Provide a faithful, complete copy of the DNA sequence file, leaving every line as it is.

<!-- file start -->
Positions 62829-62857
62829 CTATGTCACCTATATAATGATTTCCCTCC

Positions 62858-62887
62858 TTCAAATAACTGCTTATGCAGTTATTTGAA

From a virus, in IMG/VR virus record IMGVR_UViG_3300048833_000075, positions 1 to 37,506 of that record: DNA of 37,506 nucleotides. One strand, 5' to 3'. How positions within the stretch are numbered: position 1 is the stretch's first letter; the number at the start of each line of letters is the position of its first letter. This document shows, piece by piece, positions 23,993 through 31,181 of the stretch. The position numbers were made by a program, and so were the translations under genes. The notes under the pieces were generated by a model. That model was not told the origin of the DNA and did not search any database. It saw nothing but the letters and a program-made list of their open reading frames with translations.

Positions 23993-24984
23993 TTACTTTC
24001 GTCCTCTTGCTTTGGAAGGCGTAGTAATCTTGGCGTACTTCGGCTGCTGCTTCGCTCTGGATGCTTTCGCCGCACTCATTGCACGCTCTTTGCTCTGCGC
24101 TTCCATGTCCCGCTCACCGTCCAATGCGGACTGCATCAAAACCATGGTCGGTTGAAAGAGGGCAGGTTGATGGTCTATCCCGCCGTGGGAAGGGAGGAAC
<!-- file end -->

Positions 62829-62857
62829 CTATGTCACCTATATAATGATTTCCCTCC

Positions 62858-62887
62858 TTCAAATAACTGCTTATGCAGTTATTTGAA

From a virus, in IMG/VR virus record IMGVR_UViG_3300048833_000075, positions 1 to 37,506 of that record: DNA of 37,506 nucleotides. One strand, 5' to 3'. How positions within the stretch are numbered: position 1 is the stretch's first letter; the number at the start of each line of letters is the position of its first letter. This document shows, piece by piece, positions 23,993 through 31,181 of the stretch. The position numbers were made by a program, and so were the translations under genes. The notes under the pieces were generated by a model. That model was not told the origin of the DNA and did not search any database. It saw nothing but the letters and a program-made list of their open reading frames with translations.

Positions 23993-24984
23993 TTACTTTC
24001 GTCCTCTTGCTTTGGAAGGCGTAGTAATCTTGGCGTACTTCGGCTGCTGCTTCGCTCTGGATGCTTTCGCCGCACTCATTGCACGCTCTTTGCTCTGCGC
24101 TTCCATGTCCCGCTCACCGTCCAATGCGGACTGCATCAAAACCATGGTCGGTTGAAAGAGGGCAGGTTGATGGTCTATCCCGCCGTGGGAAGGGAGGAAC